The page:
All posts filed under: Scott Meek

Building The Scott Meek Wave Grip Jointer Kit, Part 2

This is an interesting project because the construction process has me doing some things I don’t normally do. Case in point is the wedge for the jointer plane. This part is the second component in this project which I have been stressing about. My thinking is that for the wedge to properly hold the plane iron in place, it has to be perfectly shaped in thickness. If while forming the wedge, let’s say the left side is a little thicker than the right edge, the plane iron probably won’t stay in that perfect spot while in use. The perfect spot is where a tissue thin ribbon of full width wood is effortlessly removed from some wood (like at the end of this video). But, one thing I have going for me is Scott Meek’s Popular Woodworking video in which Scott explains in great detail his process for making wooden body hand planes; things to look out for and what to do if something doesn’t go just right. I had been watching this video on an …

Building The Scott Meek Wave Grip Jointer Kit, Part 1

I HAVE OWNED for more than six months what I think will become a prized possession: a Scott Meek jointer plane – in kit form. But, my excitement for building this plane has been tempered by some anxiety of two steps in the construction process which I think will be easy to mess up. These are making the cross pin and making the wedge. But, I’ll get to my woodworking anxiety in a minute. First let’s talk about Scott Meek’s hand planes. I like cars and sometimes I’ll make a comparison to a car to make a point. For example, a customer once told me that I sell the Mercedes of carpets. I told him I thought a Ferrari was a better comparison. Scott’s hand planes are moving from what have been like a really nice Mercedes to something more exotic. Especially now that his planes feature both choice, figured wood and his new “checkering” technique (example here). So, I think a better comparison would be to a Ferrari. Scott does with wooden body hand planes what the likes of …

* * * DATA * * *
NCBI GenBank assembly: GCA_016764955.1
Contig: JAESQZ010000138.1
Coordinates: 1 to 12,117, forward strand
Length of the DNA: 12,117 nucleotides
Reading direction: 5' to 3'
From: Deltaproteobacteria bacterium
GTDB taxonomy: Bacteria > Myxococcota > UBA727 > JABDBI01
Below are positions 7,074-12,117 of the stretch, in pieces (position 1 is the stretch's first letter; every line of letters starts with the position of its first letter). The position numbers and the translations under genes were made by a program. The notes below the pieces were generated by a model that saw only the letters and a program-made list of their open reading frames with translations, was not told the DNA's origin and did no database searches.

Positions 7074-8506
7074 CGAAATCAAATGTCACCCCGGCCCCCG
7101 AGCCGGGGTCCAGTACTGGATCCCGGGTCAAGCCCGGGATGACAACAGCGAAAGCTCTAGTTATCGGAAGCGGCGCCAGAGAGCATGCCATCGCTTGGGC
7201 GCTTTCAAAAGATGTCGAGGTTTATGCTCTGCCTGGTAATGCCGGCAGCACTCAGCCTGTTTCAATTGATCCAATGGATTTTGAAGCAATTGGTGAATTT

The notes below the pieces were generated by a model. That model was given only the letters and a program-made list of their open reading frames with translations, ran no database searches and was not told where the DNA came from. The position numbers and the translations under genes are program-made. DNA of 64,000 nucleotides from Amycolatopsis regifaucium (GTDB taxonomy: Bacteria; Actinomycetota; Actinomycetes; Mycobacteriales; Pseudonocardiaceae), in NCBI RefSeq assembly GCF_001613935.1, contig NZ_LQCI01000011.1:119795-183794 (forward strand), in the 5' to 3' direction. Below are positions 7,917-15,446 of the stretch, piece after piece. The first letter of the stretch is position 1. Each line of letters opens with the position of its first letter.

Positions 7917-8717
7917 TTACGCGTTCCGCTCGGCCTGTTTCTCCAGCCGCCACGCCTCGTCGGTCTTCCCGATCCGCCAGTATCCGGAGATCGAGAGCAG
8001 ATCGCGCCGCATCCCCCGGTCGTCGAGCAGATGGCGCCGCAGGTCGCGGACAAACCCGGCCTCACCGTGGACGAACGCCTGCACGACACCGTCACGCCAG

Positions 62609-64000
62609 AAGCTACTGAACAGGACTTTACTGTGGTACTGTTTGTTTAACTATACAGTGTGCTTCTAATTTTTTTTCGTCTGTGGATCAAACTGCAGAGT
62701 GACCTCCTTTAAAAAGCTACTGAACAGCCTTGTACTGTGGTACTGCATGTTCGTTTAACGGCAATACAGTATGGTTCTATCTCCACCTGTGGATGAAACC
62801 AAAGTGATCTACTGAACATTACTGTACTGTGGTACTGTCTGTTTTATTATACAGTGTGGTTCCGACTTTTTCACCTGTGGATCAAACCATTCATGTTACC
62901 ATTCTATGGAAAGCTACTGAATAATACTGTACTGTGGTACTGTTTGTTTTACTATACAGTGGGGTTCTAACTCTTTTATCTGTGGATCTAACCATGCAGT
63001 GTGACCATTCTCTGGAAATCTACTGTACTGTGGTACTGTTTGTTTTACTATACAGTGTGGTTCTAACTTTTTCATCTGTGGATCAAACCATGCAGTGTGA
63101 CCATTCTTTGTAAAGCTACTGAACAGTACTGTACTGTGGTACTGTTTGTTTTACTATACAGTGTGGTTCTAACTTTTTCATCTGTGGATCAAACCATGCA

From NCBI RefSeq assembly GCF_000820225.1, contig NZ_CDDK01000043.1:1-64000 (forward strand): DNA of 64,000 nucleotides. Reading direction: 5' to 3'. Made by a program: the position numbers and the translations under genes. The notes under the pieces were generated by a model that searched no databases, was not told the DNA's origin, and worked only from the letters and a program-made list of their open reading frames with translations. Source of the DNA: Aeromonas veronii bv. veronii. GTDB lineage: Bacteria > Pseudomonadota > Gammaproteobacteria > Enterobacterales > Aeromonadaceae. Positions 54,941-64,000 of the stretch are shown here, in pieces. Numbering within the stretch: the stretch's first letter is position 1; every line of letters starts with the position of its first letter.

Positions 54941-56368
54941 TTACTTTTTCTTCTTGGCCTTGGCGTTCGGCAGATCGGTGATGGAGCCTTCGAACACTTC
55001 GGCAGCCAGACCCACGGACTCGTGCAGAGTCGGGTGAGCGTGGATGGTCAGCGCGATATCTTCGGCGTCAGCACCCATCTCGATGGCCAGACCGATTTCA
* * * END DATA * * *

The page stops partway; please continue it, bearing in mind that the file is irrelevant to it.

New Tool Cabinet: Building the Drawers, Part 2

Just a quick update on the tool cabinet. I have now completed three drawers and am working on the fourth. The process is pretty much the same as in my last post. An issue I was facing which I wanted to correct for the remaining drawers was wood splitting when driving dowels into the drawer fronts and backs. See the photo below from my last blog post… The fix for this has been to add the suggestions of both Greg Merritt and Pem at Clover Moon Designs who offered ideas in the comments. I changed dowels from 1/4″ cherry to 1/4″ fluted pine. I was using cherry to provide some contrasting color when looking at the drawer sides. The fluted pine dowels allow excess glue to escape the hole resulting in less pressure and force. The drawer fronts and backs are pine and pine can easily split. I added a couple of extra steps: sanding the dowels a little to reduce the amount of force needed to drive them home (as is, the new dowels …